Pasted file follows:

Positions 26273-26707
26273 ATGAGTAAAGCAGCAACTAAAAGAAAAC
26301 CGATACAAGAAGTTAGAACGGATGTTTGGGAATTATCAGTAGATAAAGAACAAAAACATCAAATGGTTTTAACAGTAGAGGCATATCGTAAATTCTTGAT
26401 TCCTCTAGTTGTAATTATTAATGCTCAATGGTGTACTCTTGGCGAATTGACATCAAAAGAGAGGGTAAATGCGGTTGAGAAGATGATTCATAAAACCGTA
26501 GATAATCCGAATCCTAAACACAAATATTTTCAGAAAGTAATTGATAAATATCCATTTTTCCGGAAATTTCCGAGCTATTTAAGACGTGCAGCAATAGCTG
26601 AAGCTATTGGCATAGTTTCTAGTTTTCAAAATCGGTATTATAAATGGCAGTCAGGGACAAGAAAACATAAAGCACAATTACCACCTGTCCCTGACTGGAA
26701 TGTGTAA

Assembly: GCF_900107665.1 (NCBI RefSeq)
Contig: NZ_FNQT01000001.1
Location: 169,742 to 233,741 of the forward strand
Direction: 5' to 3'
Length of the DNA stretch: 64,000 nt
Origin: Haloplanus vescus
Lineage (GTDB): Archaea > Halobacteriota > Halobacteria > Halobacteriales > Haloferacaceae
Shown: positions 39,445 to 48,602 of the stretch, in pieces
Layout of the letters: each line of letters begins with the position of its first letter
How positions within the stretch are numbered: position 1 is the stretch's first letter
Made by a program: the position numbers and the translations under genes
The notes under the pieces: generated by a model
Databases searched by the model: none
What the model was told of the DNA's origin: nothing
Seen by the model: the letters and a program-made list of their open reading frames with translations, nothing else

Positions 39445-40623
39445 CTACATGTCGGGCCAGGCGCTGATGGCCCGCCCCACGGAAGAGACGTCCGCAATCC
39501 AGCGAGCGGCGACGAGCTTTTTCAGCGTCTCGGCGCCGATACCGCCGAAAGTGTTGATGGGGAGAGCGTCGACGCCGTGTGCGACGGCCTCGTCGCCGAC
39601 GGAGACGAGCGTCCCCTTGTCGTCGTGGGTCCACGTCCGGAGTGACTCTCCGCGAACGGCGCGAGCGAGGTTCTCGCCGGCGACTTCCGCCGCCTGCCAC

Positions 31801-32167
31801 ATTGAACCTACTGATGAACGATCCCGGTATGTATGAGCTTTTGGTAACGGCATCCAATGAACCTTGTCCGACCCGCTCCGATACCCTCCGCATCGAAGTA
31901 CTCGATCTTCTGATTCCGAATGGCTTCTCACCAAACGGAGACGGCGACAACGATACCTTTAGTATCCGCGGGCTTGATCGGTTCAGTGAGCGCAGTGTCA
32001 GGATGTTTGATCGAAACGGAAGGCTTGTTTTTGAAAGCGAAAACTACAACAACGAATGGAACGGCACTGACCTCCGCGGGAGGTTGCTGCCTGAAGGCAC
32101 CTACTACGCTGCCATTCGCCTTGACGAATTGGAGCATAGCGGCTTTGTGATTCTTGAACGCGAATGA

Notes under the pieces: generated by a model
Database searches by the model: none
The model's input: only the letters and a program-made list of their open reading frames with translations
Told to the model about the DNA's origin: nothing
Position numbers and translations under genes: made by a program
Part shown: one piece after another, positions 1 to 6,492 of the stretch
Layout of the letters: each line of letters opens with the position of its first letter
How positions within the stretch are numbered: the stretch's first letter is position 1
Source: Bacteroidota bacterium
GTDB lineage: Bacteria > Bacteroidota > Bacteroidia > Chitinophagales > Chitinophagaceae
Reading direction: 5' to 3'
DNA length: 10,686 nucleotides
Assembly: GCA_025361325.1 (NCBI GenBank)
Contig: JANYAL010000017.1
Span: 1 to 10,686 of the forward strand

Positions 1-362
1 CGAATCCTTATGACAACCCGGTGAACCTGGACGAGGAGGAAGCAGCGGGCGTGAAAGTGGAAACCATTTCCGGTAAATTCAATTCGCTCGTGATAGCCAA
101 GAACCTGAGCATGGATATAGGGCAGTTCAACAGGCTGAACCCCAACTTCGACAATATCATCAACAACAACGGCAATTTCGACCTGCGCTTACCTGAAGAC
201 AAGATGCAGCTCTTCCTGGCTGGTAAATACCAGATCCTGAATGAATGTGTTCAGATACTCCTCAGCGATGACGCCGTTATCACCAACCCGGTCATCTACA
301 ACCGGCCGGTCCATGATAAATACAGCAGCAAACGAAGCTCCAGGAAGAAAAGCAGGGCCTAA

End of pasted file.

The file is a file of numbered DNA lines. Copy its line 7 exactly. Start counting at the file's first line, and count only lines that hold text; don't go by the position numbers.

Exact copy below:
26701 TGTGTAA